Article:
On the way back, I decided to try something different. Towing breasted up was OK for short distances, but it wasn't very efficient, as there was a great deal of disturbed water. Our normal cruising speed down the river, past the moored boats, is 1,200 rpm or so (tickover is 800)- but to get a similar speed, the engine was having to work up to 1,800 or so. I decided to try towing on long cross straps for the way home, so that Suzie Q, as a butty, didn't have to be steered, and the longer cross-straps allowed a bit more thrust from our prop. Mark was a bit unsure at first, especially as tying the cross-straps involved untying from his engineless boat in the middle of the river, but it worked out very well. I brought the pair to a stop, untied the DUck, and brought it to the bows, where I put a loop over his T-stud, ran the rope past his stem post, to the opposite dolly on the Duck's stern, took a few turns, round the other dolly, and back to his t-stud to be tied on the other side of the stem-post.
The cross straps are a really ingenious design, often used by pairs of working boats when unloaded. The cross in the rope means that, if the butty drifts off to one side, the pull becomes diagonal and centres it again.
This made towing much easier- we could move at 1,400 rpm for the same speed, so more fuel-efficient!- and we headed back in fine style, with no need to steer the butty boat, even around a few corners. Steering was more of a challenge with two boats- I had to remember that the bow of the butty followed my stern, and then his stern would swing out as we came around, which made the corners an interesting challenge.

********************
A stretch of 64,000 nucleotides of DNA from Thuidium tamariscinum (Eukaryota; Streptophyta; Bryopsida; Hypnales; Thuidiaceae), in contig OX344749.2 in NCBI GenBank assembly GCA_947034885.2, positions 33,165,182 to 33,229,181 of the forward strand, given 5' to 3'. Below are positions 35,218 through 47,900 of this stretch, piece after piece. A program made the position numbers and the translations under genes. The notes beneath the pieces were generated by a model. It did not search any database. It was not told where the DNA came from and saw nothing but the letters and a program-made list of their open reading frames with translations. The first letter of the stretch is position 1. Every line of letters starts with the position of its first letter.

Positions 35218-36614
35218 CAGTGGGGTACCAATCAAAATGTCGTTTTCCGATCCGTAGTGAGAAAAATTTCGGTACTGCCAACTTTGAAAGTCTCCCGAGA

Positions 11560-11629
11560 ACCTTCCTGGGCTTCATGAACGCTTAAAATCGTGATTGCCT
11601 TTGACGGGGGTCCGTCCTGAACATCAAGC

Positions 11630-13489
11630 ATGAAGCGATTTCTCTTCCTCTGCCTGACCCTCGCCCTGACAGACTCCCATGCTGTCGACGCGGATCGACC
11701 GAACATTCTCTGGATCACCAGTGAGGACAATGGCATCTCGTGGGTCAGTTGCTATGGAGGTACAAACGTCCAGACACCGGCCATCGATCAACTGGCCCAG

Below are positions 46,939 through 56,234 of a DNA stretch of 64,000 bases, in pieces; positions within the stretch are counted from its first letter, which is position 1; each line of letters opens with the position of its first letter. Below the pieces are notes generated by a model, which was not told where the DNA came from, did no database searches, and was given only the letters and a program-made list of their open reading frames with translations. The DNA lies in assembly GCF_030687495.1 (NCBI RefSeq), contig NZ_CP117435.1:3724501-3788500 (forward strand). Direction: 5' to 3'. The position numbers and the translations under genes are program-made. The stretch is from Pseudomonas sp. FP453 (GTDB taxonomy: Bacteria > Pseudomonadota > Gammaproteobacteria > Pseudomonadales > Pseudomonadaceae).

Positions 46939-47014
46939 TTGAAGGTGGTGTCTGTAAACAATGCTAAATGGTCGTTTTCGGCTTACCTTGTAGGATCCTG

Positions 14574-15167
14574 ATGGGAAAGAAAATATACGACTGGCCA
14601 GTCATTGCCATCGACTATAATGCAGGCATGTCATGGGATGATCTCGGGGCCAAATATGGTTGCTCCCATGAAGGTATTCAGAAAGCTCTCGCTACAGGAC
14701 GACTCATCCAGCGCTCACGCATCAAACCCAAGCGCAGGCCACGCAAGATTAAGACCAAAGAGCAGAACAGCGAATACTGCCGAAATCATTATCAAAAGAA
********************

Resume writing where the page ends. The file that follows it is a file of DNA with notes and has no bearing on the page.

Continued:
A bit like driving one of these, I suppose!
Mooring up was fun, too- we just slowed down in plenty of time and drifted into the gap.
Great fun to practice this technique, when it didn't matter, so that in future we can use it if we need to.
Things I learnt from doing this:
Modern, shallow draft boats with high-revving engines and smaller props will tend to pull around to one side, when reversing, as the stern of the motor boat is pulled around. A deeper working boat, with a larger prop and more torquey engine, is much less susceptible to this; when towing the Duck with Warrior, all those years ago, it was never that bad, because Warrior was so deep it resisted turning and liked to stop in a straighter line!
If winding when breasted up, make sure you have the butty on the opposite side to your turn- so if the butty is on the left of the motor, turn to the right, so that the slewing effect of reversing the motor's engine works in your favour, not against you as it did the first time I turned. It took ages, and I nearly got the long shaft down and punted them around.
If you can, tow on cross-straps, as it's much more efficient- but more of a boat-handling challenge, as you've effectively got a boat that's twice as long that bends in the middle!
Many years ago, I had a beautiful russet-coloured Guernsey jumper, which belonged to my grandma. But it was the 90s, and I was wearning whatever teenagers deemed to be in fashion then, which certainly didn't involve traditional knitwear! I think it was given to a charity shop eventually because when I wanted to find it a couple of years ago, I couldn't. For his Christmas present, the first year I was with James, I gave him proper Guernsey whoch I bought on ebay, and have long hankered after one of my own. But they are expensive new, and so I didn't bother.